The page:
William Morrow, 2009 (2009)
Hardcover, CD, e-Book
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Reviewed by Bob Walch
est known for her Tess Monaghan crime series, Laura Lippman has shown she's more than a
illustrates, the Baltimore author's stand-alone novels are very good and well worth reading.
his latest story combines a riveting plot, complex relationships, and memorable characters in a story set on the writer's home turf. Cassandra Fallows has already penned two
memoirs, and she's about to go to the well again for another book that involves someone she once knew.
eturning to her hometown, Baltimore, the writer plans to do a story on a classmate who was accused, but not convicted, of killing her own child years before.
hile digging into the event that happened two decades ago, Cassandra finds herself reevaluating her own past. Encountering three childhood friends and traipsing down Memory Lane with them, Cassandra comes to understand racial tensions she had not fully grasped as a young girl growing up in the city. And, more to the point, she also digs up some material that exposes the defining moment in her own family's history.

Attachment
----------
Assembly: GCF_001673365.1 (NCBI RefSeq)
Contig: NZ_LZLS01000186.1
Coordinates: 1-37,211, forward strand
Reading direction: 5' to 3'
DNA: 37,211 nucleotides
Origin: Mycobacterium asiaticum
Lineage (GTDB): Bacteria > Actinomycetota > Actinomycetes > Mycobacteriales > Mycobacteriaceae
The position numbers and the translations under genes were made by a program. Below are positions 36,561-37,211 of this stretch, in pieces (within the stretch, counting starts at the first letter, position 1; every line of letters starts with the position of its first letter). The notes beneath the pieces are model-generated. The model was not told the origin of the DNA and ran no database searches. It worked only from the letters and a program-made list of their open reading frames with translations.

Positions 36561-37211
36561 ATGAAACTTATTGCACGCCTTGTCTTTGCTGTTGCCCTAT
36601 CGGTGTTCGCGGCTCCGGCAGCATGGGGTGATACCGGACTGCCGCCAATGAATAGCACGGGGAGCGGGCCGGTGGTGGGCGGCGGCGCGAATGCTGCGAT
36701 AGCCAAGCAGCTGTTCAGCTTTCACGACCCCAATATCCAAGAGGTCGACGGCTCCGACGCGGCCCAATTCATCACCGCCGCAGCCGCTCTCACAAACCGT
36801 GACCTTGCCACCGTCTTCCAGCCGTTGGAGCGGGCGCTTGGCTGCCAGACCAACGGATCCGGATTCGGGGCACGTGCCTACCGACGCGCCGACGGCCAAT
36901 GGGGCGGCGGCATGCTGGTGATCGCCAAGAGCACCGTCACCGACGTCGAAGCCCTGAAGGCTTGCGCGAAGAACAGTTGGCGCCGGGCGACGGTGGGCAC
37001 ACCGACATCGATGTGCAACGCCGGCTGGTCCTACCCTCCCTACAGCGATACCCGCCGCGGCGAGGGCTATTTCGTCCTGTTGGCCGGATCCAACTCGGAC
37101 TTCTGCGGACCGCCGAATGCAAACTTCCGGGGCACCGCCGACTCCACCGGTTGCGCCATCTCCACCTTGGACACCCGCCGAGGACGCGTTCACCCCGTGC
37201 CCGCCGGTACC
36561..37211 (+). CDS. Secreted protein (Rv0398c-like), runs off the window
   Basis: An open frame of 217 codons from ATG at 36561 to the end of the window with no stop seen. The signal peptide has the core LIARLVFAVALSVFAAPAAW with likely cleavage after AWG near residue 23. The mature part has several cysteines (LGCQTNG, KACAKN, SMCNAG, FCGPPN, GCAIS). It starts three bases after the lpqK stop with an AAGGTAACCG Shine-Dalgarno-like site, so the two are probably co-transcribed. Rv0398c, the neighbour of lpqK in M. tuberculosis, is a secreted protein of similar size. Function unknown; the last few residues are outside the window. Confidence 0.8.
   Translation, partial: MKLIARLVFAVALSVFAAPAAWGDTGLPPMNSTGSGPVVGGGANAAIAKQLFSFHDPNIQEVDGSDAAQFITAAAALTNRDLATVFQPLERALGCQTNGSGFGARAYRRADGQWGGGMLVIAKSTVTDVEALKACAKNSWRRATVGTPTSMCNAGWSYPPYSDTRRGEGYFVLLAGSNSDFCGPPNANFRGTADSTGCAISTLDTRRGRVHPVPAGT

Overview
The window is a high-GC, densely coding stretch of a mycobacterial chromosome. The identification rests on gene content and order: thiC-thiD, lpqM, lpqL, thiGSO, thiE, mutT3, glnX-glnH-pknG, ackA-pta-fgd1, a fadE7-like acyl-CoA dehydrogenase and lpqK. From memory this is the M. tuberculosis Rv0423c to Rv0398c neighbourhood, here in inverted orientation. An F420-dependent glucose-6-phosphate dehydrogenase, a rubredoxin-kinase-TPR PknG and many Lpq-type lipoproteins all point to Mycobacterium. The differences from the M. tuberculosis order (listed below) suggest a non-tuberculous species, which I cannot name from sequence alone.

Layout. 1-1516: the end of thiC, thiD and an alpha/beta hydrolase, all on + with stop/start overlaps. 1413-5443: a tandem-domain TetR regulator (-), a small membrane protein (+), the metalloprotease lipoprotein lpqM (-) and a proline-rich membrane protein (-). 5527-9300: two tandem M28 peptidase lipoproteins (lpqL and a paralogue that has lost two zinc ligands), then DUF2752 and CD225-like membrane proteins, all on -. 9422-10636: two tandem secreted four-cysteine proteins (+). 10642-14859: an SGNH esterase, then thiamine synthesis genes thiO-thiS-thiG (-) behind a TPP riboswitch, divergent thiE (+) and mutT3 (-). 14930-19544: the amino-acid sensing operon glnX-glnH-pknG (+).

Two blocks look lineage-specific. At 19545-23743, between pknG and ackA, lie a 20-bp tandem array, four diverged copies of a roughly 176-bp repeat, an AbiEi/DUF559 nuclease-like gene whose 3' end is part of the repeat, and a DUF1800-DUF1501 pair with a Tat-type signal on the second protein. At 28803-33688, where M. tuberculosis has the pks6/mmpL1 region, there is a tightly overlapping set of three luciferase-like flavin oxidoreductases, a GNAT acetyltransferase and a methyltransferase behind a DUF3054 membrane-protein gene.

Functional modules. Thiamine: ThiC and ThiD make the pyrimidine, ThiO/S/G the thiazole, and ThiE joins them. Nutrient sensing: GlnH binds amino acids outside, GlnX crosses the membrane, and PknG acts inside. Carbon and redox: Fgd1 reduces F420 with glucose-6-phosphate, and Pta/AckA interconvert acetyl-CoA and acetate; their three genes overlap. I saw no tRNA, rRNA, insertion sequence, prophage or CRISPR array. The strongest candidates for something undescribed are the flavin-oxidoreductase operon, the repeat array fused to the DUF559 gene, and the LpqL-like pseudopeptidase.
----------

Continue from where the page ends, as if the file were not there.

eaders who enjoy psychological novels will find this tale that touches upon the blurry line that separates memory from myth and self-delusion a delight. Laura Lippman has already won all the major prizes in the mystery field (the Edgar, Shamus, Agatha, Anthony and Nero Wolfe awards), but books like
show she'd intends to add to her collection!
have to admit that I am not a huge fan of Laura Lippman but, that being said, I'd have to give this book a thumb's up for entertainment value. She did keep me in the story from start to finish.
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